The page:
It’s funny how the mind processes things.
When I think about my hospital admission prior to my 2016 lupus diagnosis, I automatically identify it as a traumatic experience. But I don’t realize just how traumatic it was until I find myself back in the same hospital, immersed in a clinical environment with the incessant beeping of monitors and machines and the low murmurs of nurses.
The last time I put on a hospital gown was for my most recent kidney biopsy in 2018. As soon as they put a wristband on me and confined me to a hospital bed, it all came flooding back.
The hospital’s protocol is for patients to be wheeled from one unit to the next, whether they can walk or not. Being stuck on a hospital bed while someone ushers me around an unfamiliar building makes me feel uneasy and helpless.
They hand me an oversized hospital gown. You know the type — it’s the one that barely ties up and always leaves a gigantic gap showing at least half of the back and butt. When I put that gown on, I am no longer the strong, fierce person I know. I am a number defined by a medical issue. I am a patient again.
It causes horrible flashbacks to when I was scared and alone, and being stuck with needles every couple of hours, enduring an excruciating wait for test results and answers, and having no option but to place all my hope and trust in people I just met.
My local hospital has hand sanitizer stations at regular intervals all over the building and at every entrance. As I push down on the pump, the smell of the spray hits me, and in that instant, I am transported back in time to when I was 20 years old and anxiously awaiting diagnosis.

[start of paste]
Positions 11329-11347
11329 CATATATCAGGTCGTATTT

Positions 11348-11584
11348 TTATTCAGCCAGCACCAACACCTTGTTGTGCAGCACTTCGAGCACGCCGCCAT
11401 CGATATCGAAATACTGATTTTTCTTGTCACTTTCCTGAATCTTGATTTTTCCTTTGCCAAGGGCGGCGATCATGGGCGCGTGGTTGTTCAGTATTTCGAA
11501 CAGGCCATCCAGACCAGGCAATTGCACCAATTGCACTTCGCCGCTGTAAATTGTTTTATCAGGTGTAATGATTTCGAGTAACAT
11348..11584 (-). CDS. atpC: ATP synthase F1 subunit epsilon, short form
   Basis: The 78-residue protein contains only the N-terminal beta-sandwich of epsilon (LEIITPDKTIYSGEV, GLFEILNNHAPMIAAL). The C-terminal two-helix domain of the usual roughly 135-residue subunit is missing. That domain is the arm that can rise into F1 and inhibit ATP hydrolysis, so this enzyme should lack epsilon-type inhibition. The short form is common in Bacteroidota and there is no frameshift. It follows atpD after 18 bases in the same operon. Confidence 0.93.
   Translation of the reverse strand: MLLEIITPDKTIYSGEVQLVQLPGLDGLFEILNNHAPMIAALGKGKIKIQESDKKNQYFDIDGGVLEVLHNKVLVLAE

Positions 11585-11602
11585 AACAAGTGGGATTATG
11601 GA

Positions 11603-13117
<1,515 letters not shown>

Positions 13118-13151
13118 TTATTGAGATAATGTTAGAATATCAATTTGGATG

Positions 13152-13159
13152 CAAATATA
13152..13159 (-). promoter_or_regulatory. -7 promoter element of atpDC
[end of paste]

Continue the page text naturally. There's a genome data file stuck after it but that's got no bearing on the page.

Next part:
It is both amazing and terrifying how smell can take me back in time in a way that other senses cannot. The thought of visiting a loved one or going to the hospital does not bother me. But every time I step up to the sanitizer on my way in, I hold my breath and my heart flutters. In that moment, all the progress I have made in nearly four years temporarily vanishes. For a split second, I am overcome by anxiety and once again at the mercy of my wicked, meddling chronic illness.
As the smell starts to dissipate, I come out of the daze and regain my confidence and strength. I realize that as I recall that difficult period, I subconsciously change my posture to suit the memory. Remembering who I am and who I have fought to be, I then stand taller and leave that ghost at the hand sanitizer station until next time.
Every time I enter the hospital, I am revisited by that ghoul. Each time, I endure the flashback and fight to be at peace with the memory. I cannot erase the trauma of my past, but I can remind myself that it has made me who I am today: powerful, strong, resilient, and fierce. That is who I see in the mirror every day.
I can’t prevent the memory from affecting me. But I can make sure that every day, I mold and shape the trauma into an experience that I can grow from.